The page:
Wendy Cope

Wendy Cope OBE was born July 21 1945 is an award-winning contemporary English poet. She read history at St Hilda’s College, Oxford. Following her graduation from St Hilda’s College, Cope spent fifteen years as a primary-school teacher. In 1981, she became Arts and Reviews editor for the Inner London Education Authority magazine, Contact. Four collections of her adult poetry have been published, making Cocoa for Kingsley Amis in 1986, Serious Concerns in 1992, If I Don’t Know in 2001, and Family Values in 2011. She has also edited several anthologies of comic verse and was a judge of the 2007 Man Booker Prize. In 1998, she was voted the listeners’ choice in a BBC Radio 4 poll to succeed Ted Hughes as Poet Laureate. When Andrew Motion’s term as Poet Laureate came to an end in 2009, Cope was again widely considered a popular candidate, although she believes the post should be discontinued. Carol Ann Duffy succeeded Motion as Poet Laureate. In 2008 Cope’s poem “After The Lunch” was used as the lyric of the song “Waterloo Bridge” by jazz composer and musician Jools Holland and singer Louise Marshall.


Emilia Fox

Emilia Fox was born July 31 1974 she is an award winning actress. She first appeared as Georgiana, the sister of Colin Firth’s Mr. Darcy, in the 1995 television adaptation of Pride and Prejudice. In 2003, she played Jane Seymour in a two-part television biographical film about King Henry VIII She also starred in Things To Do Before You’re 30, with Billie Piper, who would later marry her first cousin Laurence Fox. She was educated at the independent Bryanston School where she played the cello, and the University of Oxford where she read English at Jesus College, Oxford. Fox is a patron for environment and human rights charity the Environmental Justice Foundation. Since 1995 she has acted in over 30 television programs and still plays Dr. Nikki Alexander in the hit shoe Silent Witness. Another impressive achievement since 1999 she has starred in over 20 films with people such as Daniel Craig as her co-star. She also won Best Actress for her role in the 2003 Prendimi l’anima – Sabina Spielrein.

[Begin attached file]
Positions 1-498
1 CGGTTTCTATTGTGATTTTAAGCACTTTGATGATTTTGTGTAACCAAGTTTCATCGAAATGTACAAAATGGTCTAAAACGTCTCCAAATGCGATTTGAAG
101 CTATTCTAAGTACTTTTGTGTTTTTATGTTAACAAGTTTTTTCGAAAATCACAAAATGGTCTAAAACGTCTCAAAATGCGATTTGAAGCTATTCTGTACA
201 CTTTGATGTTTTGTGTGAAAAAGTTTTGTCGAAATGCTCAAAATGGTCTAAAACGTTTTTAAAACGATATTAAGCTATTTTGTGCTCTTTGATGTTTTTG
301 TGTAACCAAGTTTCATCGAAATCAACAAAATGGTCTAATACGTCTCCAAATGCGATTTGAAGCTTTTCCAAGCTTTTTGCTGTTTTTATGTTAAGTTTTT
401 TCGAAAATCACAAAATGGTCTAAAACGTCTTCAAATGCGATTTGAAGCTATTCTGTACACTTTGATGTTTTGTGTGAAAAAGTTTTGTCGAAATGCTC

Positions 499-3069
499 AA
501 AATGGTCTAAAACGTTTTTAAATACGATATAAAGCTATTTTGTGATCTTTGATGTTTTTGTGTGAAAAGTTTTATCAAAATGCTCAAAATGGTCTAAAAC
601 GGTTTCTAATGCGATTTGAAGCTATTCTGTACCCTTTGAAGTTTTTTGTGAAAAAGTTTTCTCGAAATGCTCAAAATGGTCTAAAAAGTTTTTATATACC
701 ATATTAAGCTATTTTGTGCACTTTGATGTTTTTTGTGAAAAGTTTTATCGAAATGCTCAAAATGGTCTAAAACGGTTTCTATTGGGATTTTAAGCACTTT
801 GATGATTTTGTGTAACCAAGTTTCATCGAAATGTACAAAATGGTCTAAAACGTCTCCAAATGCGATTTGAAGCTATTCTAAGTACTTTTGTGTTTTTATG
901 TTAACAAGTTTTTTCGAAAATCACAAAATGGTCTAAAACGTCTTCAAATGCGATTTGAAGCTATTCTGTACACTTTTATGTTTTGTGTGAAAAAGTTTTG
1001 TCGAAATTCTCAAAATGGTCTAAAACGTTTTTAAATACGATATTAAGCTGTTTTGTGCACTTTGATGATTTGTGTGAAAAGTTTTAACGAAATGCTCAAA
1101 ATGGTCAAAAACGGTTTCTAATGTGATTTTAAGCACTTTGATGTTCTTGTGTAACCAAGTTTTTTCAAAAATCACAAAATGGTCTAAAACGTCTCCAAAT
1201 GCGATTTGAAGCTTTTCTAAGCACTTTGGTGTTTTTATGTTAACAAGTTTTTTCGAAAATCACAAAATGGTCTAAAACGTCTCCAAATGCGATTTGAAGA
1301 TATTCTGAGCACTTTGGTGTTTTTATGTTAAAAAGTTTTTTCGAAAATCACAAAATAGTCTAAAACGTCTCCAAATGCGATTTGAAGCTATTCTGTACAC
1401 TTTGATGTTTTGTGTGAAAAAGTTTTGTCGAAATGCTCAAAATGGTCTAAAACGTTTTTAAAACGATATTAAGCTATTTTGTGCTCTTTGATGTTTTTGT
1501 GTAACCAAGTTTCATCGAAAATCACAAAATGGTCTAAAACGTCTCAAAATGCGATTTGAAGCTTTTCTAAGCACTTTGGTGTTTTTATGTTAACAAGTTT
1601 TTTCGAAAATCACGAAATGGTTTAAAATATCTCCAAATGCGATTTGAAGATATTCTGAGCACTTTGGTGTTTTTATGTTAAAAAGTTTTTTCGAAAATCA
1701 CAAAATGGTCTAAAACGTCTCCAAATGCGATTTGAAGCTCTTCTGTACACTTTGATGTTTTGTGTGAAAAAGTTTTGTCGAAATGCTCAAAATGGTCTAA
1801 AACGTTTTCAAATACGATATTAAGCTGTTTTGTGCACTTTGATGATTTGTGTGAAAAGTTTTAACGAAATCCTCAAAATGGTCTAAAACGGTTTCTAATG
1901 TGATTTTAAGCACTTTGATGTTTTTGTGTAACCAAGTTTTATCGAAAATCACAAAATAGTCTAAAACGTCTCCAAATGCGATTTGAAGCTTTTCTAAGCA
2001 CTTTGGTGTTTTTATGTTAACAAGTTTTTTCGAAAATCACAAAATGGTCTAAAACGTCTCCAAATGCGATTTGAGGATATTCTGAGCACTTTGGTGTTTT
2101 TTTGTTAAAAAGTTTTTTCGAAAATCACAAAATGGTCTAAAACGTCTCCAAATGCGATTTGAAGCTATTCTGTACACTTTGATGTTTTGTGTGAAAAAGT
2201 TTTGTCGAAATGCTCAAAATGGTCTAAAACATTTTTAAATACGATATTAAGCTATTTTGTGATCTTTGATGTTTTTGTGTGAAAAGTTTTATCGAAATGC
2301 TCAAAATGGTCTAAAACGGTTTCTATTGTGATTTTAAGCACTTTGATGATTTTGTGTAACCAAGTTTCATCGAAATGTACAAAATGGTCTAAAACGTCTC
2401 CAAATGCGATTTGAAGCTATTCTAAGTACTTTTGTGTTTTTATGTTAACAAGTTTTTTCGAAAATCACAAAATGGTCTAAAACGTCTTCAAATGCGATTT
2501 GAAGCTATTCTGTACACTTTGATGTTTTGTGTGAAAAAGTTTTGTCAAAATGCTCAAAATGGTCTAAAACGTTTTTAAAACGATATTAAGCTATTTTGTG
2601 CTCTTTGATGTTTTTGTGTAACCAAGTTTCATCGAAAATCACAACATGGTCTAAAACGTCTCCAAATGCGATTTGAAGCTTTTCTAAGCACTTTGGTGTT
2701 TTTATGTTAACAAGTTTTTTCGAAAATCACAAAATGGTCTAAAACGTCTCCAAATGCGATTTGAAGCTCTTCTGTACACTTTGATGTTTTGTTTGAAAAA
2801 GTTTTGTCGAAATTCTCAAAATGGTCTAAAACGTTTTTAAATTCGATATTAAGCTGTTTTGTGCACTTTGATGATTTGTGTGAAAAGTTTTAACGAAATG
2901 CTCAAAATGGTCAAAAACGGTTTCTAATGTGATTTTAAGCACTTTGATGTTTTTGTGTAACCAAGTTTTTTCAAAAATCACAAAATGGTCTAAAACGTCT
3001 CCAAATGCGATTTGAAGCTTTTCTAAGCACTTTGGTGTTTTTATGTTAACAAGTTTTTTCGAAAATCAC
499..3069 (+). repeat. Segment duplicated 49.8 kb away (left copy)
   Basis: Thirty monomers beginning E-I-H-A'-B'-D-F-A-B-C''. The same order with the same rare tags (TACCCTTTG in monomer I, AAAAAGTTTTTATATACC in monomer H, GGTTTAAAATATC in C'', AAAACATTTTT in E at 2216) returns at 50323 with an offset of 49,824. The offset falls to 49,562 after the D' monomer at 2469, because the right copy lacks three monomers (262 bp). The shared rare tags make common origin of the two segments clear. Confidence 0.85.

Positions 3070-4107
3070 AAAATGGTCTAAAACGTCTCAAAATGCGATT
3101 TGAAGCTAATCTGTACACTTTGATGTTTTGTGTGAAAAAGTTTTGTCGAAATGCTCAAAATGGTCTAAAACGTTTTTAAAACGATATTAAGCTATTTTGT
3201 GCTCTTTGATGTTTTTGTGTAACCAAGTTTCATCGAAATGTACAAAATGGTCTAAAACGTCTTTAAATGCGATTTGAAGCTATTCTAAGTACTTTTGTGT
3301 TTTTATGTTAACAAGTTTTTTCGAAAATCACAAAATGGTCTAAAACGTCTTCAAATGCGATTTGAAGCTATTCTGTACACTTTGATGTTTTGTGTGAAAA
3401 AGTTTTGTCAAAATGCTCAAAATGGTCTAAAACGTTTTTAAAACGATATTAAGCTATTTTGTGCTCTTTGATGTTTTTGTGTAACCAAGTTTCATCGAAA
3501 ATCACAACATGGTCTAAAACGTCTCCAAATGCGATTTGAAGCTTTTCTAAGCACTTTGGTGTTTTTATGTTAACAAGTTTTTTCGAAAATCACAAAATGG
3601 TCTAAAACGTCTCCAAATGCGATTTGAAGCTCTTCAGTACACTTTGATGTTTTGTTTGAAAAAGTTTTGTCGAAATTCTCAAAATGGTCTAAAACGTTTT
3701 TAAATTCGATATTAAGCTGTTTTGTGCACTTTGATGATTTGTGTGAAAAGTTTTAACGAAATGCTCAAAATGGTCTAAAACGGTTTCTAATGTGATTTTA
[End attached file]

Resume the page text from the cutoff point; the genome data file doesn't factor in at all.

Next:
Nigella Lawson

Nigella Lawson was born January 6 1960 She is not a trainged chef or cook. After graduating from Oxford University she became book reviewer and restaurant critic later becoming the deputy literary editor of The Sunday Times in 1986. Her love of food started to cross-over into her writing when she was asked to write a food column for The Spectator magazine. Published in 1998 her first book, ‘How to Eat: The Pleasures and Principles of Good Food’, was the springboard to her Channel 4 TV series, ‘Nigella Bites’. Thanks to Nigella’s unique approach to food and effortless charm, the show became a huge success and the second series was accompanied by another book, which helped push her worldwide book sales past the 1.5 million mark. She is successful in America having had television shows and successful cook books there. It is thought that her books have now sold over three million copies worldwide and that she is worth $15 million.